Razor templates are nice because they have good Visual Studio support (with intellisense and object models, although those unclear distintions between control logic and output code usually make intellisense fail), and allow partials, but unfortunately for having intellisense in partials you would have to split them into indivual files.

RazorEngine is very complete, very stable, and somehow easy to extend, but they have some minor annoyances like saving temporary DLLs (which don’t get deleted) everywhere.
But the major problems with all Razor-based engines is that Razor uses angle-based tags, and therefore is targeted at writing XML/HTML, and a little annoying to write other outputs. Additionally, the Partials (includes) do NOT respect parent indentation level - so if you include a multi-line subtemplate, you’ll get a messy indentation.

Scripty

Scripty describes itself as Tools to let you use Roslyn-powered C# scripts for code generation. You can think of it as a scripted alternative to T4 templates.
It can manipulate CSPROJ files, has support for both .NET Framework and .NET core, and has good indentation support: it has its own TextWriter which keeps tracks of current indent level, and restores this indent level when you start a new line). It also has great intellisense since it’s scripted using pure C#.
Unfortunately, it does not have integrated templating engine, so writing complex templates can get ugly and cumbersome. Additionally it looks like the author not only does not intend to support any specific templating engine, but also has somehow abandoned the project (and complex open source projects when abandoned usually decline fast unless a new group of supporters fork it into a new project) - so I was a little afraid of putting all my coins into a complex codebase which is not being maintained.

Templating Engines

Currently the most popular templating engines are based on the mustache standard, which is very nice because it uses “double-braces” to define control logic with tags {{ this }}, so you can still use regular single-braces for C# (or Java or any C-Style) code. Although mustache is the first engine using this, it was quickly followed by better alternatives like handlebars.js and Shopify liquid, which are the two most popular engines, and they were both respectively ported to .NET in the libraries Handlebars.Net and Dotliquid. There’s also a new kid on the block called Scriban which is based on Dotliquid but with some improvements, and growing fast.

Although the escape character in all those engines does not conflict with C# code, their syntax is very different from regular C# code (probably easier to parse), so you have to learn a new syntax. Learning a new syntax is not a problem, afterall we all have learned so many different syntaxes over time and old dogs love to learn new tricks, but the problem is that those engines also do NOT have any debugging support, which is a must, specially when you’re not familiar with the syntax, or when you’re writing complex templates. Debugging templates only by the error outputs is like debugging code only with Console.WriteLine when you could be using a real IDE.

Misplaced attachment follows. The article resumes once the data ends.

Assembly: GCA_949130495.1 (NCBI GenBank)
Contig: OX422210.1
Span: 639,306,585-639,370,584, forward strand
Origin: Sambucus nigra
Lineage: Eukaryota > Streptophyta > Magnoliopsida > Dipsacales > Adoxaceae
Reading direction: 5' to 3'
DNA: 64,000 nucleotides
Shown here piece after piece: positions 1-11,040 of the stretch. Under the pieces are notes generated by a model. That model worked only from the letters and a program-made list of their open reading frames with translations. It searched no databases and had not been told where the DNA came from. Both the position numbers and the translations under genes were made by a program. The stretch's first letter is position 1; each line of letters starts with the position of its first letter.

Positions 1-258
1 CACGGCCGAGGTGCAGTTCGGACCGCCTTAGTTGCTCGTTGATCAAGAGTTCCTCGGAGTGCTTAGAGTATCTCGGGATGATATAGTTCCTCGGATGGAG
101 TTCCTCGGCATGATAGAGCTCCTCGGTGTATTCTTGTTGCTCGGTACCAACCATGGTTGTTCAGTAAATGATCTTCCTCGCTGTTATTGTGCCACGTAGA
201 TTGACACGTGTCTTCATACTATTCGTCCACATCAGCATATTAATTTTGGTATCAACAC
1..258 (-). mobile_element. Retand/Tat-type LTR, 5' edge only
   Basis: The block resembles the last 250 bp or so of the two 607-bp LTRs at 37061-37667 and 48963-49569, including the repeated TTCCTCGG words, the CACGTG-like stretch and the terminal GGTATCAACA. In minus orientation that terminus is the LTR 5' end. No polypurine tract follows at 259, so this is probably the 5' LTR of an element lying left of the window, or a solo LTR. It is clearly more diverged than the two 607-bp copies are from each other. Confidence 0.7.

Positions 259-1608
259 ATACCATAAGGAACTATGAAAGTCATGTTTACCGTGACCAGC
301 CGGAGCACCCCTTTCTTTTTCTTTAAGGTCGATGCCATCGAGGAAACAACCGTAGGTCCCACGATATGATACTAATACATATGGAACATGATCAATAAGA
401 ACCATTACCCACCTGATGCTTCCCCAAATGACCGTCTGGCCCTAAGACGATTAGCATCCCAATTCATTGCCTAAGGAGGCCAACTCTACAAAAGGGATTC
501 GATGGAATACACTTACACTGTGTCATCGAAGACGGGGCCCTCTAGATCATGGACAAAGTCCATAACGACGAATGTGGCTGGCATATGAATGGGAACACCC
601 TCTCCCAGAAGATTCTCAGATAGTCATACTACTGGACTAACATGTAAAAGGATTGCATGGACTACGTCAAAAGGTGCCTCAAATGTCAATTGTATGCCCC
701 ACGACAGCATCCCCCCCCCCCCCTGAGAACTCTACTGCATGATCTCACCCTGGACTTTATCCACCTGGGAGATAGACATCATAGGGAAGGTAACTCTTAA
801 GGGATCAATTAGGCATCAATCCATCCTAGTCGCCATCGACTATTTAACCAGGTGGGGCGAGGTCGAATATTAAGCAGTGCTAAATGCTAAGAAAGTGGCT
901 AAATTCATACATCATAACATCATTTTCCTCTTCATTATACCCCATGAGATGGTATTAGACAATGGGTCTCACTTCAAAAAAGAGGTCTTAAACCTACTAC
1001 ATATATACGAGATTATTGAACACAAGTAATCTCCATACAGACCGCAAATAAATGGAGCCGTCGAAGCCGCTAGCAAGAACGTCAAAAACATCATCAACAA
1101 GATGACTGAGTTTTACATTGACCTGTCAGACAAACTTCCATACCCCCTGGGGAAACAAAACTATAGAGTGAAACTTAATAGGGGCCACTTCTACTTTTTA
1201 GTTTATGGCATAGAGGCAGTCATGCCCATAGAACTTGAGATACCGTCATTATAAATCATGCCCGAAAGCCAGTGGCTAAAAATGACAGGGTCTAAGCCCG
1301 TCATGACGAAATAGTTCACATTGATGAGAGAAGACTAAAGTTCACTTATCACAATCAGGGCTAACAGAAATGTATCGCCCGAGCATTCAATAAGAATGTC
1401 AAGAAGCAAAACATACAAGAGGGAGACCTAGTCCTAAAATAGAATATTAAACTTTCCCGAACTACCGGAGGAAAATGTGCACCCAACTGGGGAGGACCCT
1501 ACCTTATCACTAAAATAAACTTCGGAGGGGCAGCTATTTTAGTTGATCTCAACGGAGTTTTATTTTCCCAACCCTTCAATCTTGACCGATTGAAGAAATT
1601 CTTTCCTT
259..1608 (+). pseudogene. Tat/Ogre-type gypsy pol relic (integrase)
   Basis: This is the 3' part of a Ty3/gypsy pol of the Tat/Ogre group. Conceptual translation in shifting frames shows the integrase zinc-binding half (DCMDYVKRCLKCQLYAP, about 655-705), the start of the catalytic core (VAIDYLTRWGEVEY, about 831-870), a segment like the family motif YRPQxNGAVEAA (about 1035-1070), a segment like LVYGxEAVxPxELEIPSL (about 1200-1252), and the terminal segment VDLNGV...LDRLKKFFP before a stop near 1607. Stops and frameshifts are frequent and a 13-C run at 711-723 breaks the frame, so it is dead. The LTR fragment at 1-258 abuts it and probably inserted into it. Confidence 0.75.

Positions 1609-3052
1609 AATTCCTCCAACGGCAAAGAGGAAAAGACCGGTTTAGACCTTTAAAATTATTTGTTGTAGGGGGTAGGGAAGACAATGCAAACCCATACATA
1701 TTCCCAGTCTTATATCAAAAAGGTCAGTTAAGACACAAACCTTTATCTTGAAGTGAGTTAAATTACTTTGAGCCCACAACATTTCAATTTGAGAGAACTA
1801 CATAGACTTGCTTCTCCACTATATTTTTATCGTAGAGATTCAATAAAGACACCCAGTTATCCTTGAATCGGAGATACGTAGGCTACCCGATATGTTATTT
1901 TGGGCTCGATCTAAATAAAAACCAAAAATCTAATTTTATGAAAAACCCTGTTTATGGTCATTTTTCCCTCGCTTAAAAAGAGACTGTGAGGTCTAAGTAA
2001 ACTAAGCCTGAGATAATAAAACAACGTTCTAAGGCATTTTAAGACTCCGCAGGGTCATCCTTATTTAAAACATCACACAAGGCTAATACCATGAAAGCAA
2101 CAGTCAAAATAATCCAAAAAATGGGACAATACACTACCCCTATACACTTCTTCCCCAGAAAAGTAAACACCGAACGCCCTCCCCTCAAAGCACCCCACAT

Jinja2

Since none of the .NET alternatives fully matched what I was looking for, I also checked the most popular templating engine for non-NET languages.
Jinja2 engine is written in Python, and is similar to Handlebars and Liquid. They have good whitespacing control, good indentation, and a good ecosystem (parsers, editors, etc). However, similarly like Dotliquid and Handlebars.Net, it looks like all those templating tools are NOT focused on code generation but on used-defined-templates (like configuring automatic emails, configuring pages for your ecommerce, etc), so they have a different set of requirements in mind. For those tools it really makes sense to have a simple syntax, a sandboxed security model (isolated AppDomain), and loading templates from strings stored anywhere (like your database). A code generator does not need any of that, but needs good debugging support, good intellisense, and (for those of us who like it) strong typing.
Last, since I’m mostly into C#/.NET, it didn’t look like a good fit to start using a Python engine - especially if I want my templates to be easily adopted by other C# users. I was looking for something similar to T4 templates but with better readability, better tooling, and better reuse.

Writing code using C#

From the tools above, the only one which integrates with msbuild projects (in other words can write into csproj files) is Scripty, so this is where I started my tests. Scripty basically have their own TextWriter (Scripty.Core.Output.OutputFile) and some helpers like a collection of TextWriters for writing to multiple files, and for choosing how each file should be treated by the csproj, etc.
This is Scripty syntax:

w.WriteLine();
w.WriteLine("///<summary>");
w.WriteLine("/// {0}", System.Security.SecurityElement.Escape(c.SummaryComments));
w.WriteLine("///</summary>");

For writing indented code in Scripty you could manually indent your strings like this:

w.WriteLine("finally");
w.WriteLine("{");
w.WriteLine("    dbConnection.Close();");
w.WriteLine("}");

… or you could use their nice indentation helpers which control indentation level for you: